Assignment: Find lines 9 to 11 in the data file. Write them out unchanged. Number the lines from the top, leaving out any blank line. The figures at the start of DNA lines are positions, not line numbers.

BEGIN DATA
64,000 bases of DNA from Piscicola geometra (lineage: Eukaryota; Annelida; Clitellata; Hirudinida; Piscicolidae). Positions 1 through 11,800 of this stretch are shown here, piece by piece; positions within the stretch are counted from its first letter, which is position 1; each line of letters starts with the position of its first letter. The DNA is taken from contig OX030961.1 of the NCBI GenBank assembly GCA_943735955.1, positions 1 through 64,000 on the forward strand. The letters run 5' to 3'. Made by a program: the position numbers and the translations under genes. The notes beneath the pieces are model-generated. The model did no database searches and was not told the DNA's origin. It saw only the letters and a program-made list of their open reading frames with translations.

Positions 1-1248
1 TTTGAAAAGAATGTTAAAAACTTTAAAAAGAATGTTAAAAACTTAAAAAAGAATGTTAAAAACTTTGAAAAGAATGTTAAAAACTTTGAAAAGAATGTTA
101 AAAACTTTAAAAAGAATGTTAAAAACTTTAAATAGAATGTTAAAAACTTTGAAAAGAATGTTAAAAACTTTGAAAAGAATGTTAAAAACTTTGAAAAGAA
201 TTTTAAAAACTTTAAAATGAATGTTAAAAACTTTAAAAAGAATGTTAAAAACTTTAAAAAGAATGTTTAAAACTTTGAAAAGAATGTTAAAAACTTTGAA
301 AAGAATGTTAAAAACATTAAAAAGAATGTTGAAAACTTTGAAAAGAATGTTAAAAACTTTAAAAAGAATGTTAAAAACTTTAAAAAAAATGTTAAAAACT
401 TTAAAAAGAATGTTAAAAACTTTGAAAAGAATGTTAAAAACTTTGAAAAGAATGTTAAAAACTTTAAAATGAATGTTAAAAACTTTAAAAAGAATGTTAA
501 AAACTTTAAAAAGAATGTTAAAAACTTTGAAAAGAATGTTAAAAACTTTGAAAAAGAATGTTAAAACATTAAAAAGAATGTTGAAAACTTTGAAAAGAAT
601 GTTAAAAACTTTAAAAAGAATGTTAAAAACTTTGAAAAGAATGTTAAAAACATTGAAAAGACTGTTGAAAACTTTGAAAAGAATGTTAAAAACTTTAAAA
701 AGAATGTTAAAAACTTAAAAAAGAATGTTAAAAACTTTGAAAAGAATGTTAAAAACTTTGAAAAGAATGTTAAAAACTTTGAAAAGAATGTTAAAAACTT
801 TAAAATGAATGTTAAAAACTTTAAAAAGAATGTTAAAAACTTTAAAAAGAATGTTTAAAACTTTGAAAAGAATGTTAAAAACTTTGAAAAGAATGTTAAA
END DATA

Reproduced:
601 GTTAAAAACTTTAAAAAGAATGTTAAAAACTTTGAAAAGAATGTTAAAAACATTGAAAAGACTGTTGAAAACTTTGAAAAGAATGTTAAAAACTTTAAAA
701 AGAATGTTAAAAACTTAAAAAAGAATGTTAAAAACTTTGAAAAGAATGTTAAAAACTTTGAAAAGAATGTTAAAAACTTTGAAAAGAATGTTAAAAACTT
801 TAAAATGAATGTTAAAAACTTTAAAAAGAATGTTAAAAACTTTAAAAAGAATGTTTAAAACTTTGAAAAGAATGTTAAAAACTTTGAAAAGAATGTTAAA